dpkg -l | grep TensorRT

    You should see something similar to the following:
    ii  graphsurgeon-tf	8.0.1-1+cuda11.3	amd64	GraphSurgeon for TensorRT package
    ii  libnvinfer-bin		8.0.1-1+cuda11.3	amd64	TensorRT binaries
    ii  libnvinfer-dev		8.0.1-1+cuda11.3	amd64	TensorRT development libraries and headers
    ii  libnvinfer-doc		8.0.1-1+cuda11.3	all	TensorRT documentation
    ii  libnvinfer-plugin-dev	8.0.1-1+cuda11.3	amd64	TensorRT plugin libraries
    ii  libnvinfer-plugin8	8.0.1-1+cuda11.3	amd64	TensorRT plugin libraries
    ii  libnvinfer-samples	8.0.1-1+cuda11.3	all	TensorRT samples
    ii  libnvinfer8		8.0.1-1+cuda11.3	amd64	TensorRT runtime libraries
    ii  libnvonnxparsers-dev		8.0.1-1+cuda11.3	amd64	TensorRT ONNX libraries
    ii  libnvonnxparsers8	8.0.1-1+cuda11.3	amd64	TensorRT ONNX libraries
    ii  libnvparsers-dev	8.0.1-1+cuda11.3	amd64	TensorRT parsers libraries
    ii  libnvparsers8	8.0.1-1+cuda11.3	amd64	TensorRT parsers libraries
    ii  python3-libnvinfer	8.0.1-1+cuda11.3	amd64	Python 3 bindings for TensorRT
    ii  python3-libnvinfer-dev	8.0.1-1+cuda11.3	amd64	Python 3 development package for TensorRT
    ii  tensorrt		8.0.1.x-1+cuda11.3 	amd64	Meta package of TensorRT
    ii  uff-converter-tf	8.0.1-1+cuda11.3	amd64	UFF converter for TensorRT package
    ii  onnx-graphsurgeon   8.0.1-1+cuda11.3  amd64 ONNX GraphSurgeon for TensorRT package

2.3. pip Wheel File Installation

This section contains instructions for installing TensorRT from a standalone pipwheel file.

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Note: While the TensorRT packages also contain pip wheel files, those wheel files require the rest of the .deb or .rpm packages to be installed and will not work alone. The standalone pip-installable TensorRT wheel files differ in that they are fully self-contained and installable without any prior TensorRT installation or use of .deb or .rpm files.
The pip-installable nvidia-tensorrt Python wheel files only support Python versions 3.5 to 3.9 and CUDA 11.3 at this time and will not work with other Python or CUDA versions. Only the Linux operating system and x86_64 CPU architecture is currently supported. These wheel files are expected to work on CentOS 7 or newer and Ubuntu 16.04 or newer.
Note: If you do not have root access, you are running outside a Python virtual environment, or for any other reason you would prefer a user installation, then append --user to any of the pip commands provided.

Before you begin

You must first install the nvidia-pyindex package, which is required in order to set up your pip installation to fetch additional Python modules from the NVIDIA NGC PyPI repo.

If your pip and setuptools Python modules are not up-to-date, then use the following command to upgrade these Python modules. If these Python modules are out-of-date then the commands which follow later in this section may fail.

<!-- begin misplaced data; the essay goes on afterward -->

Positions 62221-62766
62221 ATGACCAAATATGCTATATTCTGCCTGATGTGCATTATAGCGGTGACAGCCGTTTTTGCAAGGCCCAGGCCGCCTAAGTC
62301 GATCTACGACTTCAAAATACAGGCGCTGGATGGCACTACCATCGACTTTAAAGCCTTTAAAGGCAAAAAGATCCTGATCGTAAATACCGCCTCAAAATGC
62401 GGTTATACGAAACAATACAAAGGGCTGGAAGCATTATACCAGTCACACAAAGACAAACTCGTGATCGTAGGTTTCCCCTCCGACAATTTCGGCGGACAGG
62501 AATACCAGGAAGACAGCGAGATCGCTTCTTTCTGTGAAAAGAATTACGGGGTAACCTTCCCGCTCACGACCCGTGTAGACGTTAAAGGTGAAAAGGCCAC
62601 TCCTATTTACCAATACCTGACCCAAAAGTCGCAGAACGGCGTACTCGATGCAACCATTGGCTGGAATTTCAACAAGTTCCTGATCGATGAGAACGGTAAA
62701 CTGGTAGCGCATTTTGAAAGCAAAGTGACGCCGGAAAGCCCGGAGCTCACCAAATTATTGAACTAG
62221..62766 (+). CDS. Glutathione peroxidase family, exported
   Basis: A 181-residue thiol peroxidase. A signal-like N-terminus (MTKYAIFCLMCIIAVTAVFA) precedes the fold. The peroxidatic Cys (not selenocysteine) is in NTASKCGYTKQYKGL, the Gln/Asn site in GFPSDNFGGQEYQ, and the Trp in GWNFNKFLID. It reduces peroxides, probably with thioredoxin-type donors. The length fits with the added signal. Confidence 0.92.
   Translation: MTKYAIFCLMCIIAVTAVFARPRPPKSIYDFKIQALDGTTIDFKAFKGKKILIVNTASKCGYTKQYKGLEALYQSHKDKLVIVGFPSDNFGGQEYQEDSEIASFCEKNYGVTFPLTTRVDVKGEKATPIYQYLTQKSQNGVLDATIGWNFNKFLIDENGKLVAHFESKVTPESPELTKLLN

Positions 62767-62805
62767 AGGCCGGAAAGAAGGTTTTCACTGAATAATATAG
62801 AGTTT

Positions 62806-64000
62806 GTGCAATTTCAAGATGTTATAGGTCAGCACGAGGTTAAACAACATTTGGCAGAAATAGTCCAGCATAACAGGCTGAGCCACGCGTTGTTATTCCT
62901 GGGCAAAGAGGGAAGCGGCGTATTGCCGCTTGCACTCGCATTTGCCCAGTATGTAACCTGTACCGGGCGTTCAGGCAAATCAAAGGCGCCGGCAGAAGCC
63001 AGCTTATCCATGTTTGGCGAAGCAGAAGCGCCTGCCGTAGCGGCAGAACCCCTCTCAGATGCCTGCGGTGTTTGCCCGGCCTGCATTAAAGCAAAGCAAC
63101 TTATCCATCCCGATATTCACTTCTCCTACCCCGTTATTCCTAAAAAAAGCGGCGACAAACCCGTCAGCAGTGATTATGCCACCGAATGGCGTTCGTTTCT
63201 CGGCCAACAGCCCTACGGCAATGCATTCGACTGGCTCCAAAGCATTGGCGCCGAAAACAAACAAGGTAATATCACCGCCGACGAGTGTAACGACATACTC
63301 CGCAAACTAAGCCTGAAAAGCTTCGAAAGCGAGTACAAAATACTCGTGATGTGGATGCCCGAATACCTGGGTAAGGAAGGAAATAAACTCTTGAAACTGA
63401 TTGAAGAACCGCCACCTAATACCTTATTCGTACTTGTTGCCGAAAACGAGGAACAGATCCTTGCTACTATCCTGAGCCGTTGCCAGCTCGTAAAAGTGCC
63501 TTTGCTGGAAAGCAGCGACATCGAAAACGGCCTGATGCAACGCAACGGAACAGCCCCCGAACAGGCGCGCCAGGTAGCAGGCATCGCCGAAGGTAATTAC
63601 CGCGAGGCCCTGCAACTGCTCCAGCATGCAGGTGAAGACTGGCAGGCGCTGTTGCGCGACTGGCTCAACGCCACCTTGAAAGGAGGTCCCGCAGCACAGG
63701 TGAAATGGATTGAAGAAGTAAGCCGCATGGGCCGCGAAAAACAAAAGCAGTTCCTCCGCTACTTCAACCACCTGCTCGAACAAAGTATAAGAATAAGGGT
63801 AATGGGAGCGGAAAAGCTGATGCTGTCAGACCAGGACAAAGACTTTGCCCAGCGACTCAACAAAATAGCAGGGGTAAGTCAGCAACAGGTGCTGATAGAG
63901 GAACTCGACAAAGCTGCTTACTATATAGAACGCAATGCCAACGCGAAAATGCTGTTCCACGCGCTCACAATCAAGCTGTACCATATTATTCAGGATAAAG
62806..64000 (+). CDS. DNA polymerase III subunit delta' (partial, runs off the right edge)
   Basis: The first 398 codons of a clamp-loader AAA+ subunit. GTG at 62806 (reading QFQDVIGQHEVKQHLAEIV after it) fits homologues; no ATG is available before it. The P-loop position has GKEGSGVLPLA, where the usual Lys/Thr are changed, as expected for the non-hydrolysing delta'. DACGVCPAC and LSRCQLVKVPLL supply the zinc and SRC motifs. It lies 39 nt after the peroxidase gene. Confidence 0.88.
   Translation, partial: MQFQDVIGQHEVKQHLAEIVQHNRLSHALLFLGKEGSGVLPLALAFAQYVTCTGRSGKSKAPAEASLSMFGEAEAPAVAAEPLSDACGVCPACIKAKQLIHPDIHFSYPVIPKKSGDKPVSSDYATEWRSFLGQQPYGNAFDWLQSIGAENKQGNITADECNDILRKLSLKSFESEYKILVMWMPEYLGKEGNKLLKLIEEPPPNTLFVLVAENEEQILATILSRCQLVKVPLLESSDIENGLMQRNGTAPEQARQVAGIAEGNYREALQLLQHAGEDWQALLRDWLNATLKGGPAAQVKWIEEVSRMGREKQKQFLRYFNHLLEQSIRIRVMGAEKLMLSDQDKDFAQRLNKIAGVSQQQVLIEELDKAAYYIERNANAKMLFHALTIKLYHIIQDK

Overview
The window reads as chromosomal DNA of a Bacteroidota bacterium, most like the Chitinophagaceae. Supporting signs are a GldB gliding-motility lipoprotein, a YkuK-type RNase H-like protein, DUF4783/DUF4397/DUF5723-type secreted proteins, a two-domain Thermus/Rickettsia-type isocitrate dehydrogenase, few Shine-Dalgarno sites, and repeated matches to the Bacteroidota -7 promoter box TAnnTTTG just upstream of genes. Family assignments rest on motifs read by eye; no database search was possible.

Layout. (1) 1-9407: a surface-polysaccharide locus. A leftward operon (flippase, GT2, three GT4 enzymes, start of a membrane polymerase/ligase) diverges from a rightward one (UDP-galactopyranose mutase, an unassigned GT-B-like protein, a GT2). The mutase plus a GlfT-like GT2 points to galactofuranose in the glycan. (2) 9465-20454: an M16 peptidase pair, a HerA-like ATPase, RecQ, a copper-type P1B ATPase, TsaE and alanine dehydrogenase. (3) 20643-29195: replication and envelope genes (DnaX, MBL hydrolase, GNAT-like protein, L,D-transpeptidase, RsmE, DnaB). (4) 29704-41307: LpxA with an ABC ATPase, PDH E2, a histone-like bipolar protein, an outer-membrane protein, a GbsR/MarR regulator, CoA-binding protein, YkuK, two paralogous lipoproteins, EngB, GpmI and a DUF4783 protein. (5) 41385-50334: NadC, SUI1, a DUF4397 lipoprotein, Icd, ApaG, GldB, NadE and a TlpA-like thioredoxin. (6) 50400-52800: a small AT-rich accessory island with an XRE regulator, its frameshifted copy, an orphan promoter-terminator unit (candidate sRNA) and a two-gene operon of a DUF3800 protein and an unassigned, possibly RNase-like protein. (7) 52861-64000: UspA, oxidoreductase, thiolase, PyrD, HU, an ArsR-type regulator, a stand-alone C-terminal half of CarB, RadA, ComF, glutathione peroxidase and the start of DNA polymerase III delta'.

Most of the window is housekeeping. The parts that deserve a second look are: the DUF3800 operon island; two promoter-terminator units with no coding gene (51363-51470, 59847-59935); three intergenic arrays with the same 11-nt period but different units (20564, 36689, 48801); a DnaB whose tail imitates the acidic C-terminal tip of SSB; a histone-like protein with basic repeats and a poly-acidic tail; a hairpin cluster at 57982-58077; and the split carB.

python3 -m pip install --upgrade setuptools pip
You should now be able to install the nvidia-pyindex module.
python3 -m pip install nvidia-pyindex
If your project is using a requirements.txt file, then you can add the following line to your requirements.txt file as an alternative to installing the nvidia-pyindex package.
--extra-index-url https://pypi.ngc.nvidia.com


  1. Install the TensorRT Python wheel.
    python3 -m pip install --upgrade nvidia-tensorrt

    The above pip command will pull in all the required CUDA libraries and cuDNN in Python wheel format because they are dependencies of the TensorRT Python wheel. Also, it will upgrade nvidia-tensorrt to the latest version if you had a previous version installed.

    If you receive an error message in the form of a Python exception similar to the error message below, then either the nvidia-pyindex package was not set up properly, or you might be using a Python version other than 3.5 to 3.9.
    The package you are trying to install is only a placeholder project on PyPI.org repository.
    This package is hosted on NVIDIA Python Package Index.
    This package can be installed as:
    $ pip install nvidia-pyindex
    $ pip install nvidia-tensorrt
  2. To verify that your installation is working, use the following Python commands to:
    • Import the tensorrt Python module.
    • Confirm that the correct version of TensorRT has been installed.
    • Create a Builder object to verify that your CUDA installation is working.
    >>> import tensorrt
    >>> print(tensorrt.__version__)
    >>> assert tensorrt.Builder(tensorrt.Logger())
    If the final Python command fails with an error message similar to the error message below, then you may not have the NVIDIA driver installed or the NVIDIA driver may not be working properly. If you are running inside a container, then try starting from one of the nvidia/cuda:x.y-base-<os> containers.
    [TensorRT] ERROR: CUDA initialization failure with error 100. Please check your CUDA installation: ...

    If the Python commands above worked, then you should now be able to run any of the TensorRT Python samples to further confirm that your TensorRT installation is working. For more information about TensorRT samples, refer to the Sample Support Guide.

3. The TensorRT Ecosystem